Artificial Intelligence (AI) will do magic all by itself in several areas of care.

AI is just beginning to have the huge impact it will have on care. AI will do almost magical things in some areas now — and that scope and that magic will expand very quickly across multiple levels of care.

We get care wrong much too often today. Misdiagnosis and very slow diagnosis and incomplete and inaccurate diagnosis happen for too many patients for too many conditions today.

The new systems tool kits that you are all building right now will help hugely in those areas.

The death rates we still have in this country from too many current misdiagnosis will be cut very quickly by more than half with the new analysis tools, and the caregivers will also all have continuously improving access to current care science and to continuously improving care protocols and care approaches that will double the effectiveness and continuously improve many patterns of care.

Patients will be able to have real time access to their own electronic care data at a functional level if we go down the right paths at this point in time as a buyer of care — and patients will value, treasure, enjoy, and personally use that data both in their current care sites and with the thousands of personal care-related apps that will be offered on the internet to help patients track, enhance, evaluate, support, and understand their own care.

Paper files are finally gone.

Care information for all patients will be on someone’s electronic medical files, and we need both the caregivers and their supportive care plans to have that information in real time to deliver and improve care and to make it available to patients in the ways that patients want that care data to be available.

That will definitely save money.

Care should cost less when we get it right.

Care should cost significantly less when we reduce the number of diabetic complications by half or more and when we have better and faster cancer diagnosis using genetic data more widely to figure out patient specific care plans that will reduce inpatient stays, complications, and death rates for patients with cancer.

Multiple new tools will allow us to detect many cancers much earlier.

And the new tools will anticipate cancer growth at the most opportune time for us to change the trajectory of each cancer case in highly beneficial ways.

We will be able to use links like Fitbit data electrocardiograms to have a much higher level of success in both preventing adverse events and responding to them at the most opportune time in ways that optimize successful outcomes.

We will have multiple sites for care — including the home — and that is relevant to you because your teams of people will need to support them all.

The home will be extremely well wired for delivering many levels of detection, monitoring, and directly delivering care. We are already beginning to see some care systems who are actually delivering the equivalent of inpatient hospital care in people’s homes and doing it with extremely high levels of quality and success. That set of patterns and that approach to in-home care will grow and it will continuously improve.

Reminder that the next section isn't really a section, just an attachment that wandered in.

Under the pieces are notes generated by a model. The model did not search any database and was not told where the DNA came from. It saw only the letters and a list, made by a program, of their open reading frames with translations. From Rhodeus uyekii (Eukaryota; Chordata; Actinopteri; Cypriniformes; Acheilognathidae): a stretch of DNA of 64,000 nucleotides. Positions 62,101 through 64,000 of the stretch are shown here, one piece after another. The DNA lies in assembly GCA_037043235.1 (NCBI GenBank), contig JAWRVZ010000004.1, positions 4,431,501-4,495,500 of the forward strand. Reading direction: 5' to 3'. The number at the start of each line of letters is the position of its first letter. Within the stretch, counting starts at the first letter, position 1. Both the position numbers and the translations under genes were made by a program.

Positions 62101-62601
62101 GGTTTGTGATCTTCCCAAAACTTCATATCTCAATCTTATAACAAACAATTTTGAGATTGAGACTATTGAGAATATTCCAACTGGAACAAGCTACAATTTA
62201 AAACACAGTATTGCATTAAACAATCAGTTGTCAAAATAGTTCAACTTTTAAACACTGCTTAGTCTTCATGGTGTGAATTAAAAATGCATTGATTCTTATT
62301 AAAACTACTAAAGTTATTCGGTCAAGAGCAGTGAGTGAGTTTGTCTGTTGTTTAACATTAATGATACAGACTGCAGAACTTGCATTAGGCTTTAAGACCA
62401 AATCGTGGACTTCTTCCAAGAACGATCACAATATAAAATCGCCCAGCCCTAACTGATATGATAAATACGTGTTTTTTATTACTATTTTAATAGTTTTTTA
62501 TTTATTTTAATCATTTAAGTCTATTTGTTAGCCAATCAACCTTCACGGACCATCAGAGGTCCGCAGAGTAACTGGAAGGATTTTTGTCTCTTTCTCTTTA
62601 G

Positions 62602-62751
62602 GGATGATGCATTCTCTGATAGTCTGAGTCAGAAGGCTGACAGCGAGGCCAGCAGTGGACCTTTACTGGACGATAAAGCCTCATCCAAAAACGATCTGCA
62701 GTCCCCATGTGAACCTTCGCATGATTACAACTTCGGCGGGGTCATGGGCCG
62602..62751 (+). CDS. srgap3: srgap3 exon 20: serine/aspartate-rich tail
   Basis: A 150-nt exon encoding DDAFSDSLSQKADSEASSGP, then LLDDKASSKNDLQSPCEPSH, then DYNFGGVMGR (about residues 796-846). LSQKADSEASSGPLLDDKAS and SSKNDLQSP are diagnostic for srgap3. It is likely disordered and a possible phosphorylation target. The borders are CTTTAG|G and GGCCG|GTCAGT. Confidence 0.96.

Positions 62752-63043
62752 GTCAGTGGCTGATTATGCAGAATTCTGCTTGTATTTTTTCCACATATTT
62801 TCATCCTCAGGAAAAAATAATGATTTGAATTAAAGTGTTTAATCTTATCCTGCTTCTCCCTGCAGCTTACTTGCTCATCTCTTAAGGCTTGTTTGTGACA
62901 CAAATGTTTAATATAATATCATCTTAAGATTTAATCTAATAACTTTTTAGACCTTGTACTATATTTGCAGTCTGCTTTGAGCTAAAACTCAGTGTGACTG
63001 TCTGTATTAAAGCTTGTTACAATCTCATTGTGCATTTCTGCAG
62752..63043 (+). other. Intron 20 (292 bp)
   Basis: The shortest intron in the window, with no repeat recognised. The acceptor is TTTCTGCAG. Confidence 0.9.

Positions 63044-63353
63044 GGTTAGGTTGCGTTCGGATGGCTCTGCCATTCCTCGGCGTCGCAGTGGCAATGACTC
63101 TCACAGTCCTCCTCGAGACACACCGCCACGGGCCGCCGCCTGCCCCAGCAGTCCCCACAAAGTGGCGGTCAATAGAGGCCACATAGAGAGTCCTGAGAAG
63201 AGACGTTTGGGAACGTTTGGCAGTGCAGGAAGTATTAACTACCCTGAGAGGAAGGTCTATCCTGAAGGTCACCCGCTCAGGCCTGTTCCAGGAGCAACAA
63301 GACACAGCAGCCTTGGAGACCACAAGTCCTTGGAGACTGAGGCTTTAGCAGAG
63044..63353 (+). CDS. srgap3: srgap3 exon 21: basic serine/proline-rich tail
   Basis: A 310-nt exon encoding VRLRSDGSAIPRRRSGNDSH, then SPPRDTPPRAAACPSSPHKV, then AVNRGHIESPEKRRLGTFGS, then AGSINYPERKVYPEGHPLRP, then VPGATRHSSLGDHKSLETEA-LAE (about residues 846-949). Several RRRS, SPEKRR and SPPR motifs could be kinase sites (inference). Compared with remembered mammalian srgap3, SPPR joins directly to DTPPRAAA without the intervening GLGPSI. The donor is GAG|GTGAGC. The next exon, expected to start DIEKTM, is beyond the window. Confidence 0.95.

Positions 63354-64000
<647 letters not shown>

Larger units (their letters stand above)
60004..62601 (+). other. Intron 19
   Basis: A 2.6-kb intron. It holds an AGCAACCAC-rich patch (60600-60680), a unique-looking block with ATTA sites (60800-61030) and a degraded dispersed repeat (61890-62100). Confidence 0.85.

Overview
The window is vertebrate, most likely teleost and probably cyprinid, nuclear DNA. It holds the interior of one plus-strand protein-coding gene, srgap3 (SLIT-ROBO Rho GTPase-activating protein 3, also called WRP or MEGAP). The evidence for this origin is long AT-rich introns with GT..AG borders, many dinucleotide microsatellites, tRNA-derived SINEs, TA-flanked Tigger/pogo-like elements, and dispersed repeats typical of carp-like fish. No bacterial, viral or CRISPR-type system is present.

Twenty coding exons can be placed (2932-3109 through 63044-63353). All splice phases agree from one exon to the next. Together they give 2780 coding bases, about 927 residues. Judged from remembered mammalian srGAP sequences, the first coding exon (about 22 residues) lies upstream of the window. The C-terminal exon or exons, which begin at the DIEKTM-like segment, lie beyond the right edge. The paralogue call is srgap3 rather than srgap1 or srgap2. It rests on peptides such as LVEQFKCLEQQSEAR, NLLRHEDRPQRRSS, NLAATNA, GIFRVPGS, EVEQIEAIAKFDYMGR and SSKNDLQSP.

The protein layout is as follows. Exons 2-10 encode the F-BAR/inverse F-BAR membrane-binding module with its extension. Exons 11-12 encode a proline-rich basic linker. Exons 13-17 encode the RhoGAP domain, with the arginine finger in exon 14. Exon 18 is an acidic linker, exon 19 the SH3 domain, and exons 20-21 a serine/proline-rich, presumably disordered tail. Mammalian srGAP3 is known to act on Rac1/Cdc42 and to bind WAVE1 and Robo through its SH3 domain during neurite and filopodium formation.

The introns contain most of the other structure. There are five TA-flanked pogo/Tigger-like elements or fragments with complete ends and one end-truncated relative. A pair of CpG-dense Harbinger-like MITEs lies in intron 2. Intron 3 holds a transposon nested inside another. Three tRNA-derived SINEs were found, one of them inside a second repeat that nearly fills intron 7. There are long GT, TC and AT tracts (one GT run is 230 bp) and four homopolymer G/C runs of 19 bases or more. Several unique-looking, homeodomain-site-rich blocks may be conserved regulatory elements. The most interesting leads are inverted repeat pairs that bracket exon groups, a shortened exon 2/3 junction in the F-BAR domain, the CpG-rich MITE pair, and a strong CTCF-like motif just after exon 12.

The old Kaiser Permanente systems macro strategy that we put in place when we launched the first electronic medical records for our patients and invested the first $4 billion on that trajectory said very explicitly that the future would actually be based on five sites of care — with homes as one of those five key sites of care.

The five sites of care that were built into that original Kaiser Permanente systems support plan were the doctor’s or caregiver’s physical office, the hospital, other short- and long-range inpatient settings, people’s homes, and the Internet.

The Internet links to care were almost non-existent when that five-site strategy was kicked off and put in place at KP — and that has exploded to the point where over 60 percent of the patient visits in that particular care system in this current Covid year were electronic.

That’s a very good tool kit. Patients and caregivers both like it a lot.

Patients actually prefer electronic care links for many components of care, and we can expect to see that set of electronic linkages to patients grow in vast numbers of care sites across the country and across the world.

So —

We really are at the cusp of a golden age for care today as I accept this Lifetime Achievement award. We will have better diagnosis, better and more accessible treatment, and continuously improving processes and systems at all levels, and we will spend less money on care when we get it right because we now know for a fact that better care costs much less than bad care, less than delayed care, much less than functionally uncoordinated care, and less than inadequate and dysfunctional care.

We also initially have an important and continuously improving sense of the epigenetic processes that exist in all of us to develop our own responses to the world we are in at a biological level, and we should be able to use that information to improve our health and our care.

That is extremely relevant to you because it is very much a systems and coding issue to bring epigenetics into care delivery and care systems.

The magnificent, wonderful, and extremely powerful new CRISPR tool kit actually used computer like coding approaches and created a vaccine for Covid that explicitly triggered our body’s immune responses exactly as our epigenetics are naturally programmed and coded to do for other vaccine approaches.

We will be able to use that set of tools to improve our responses to cancer and multiple other diseases in a growing variety of important ways. We actually now can choose to evolve as a species because that particular tool actually allows us to change our genetic code in very channeled and intentional ways. That capability and reality is hugely important — and we will now be able to use those new tools in a growing range of ways.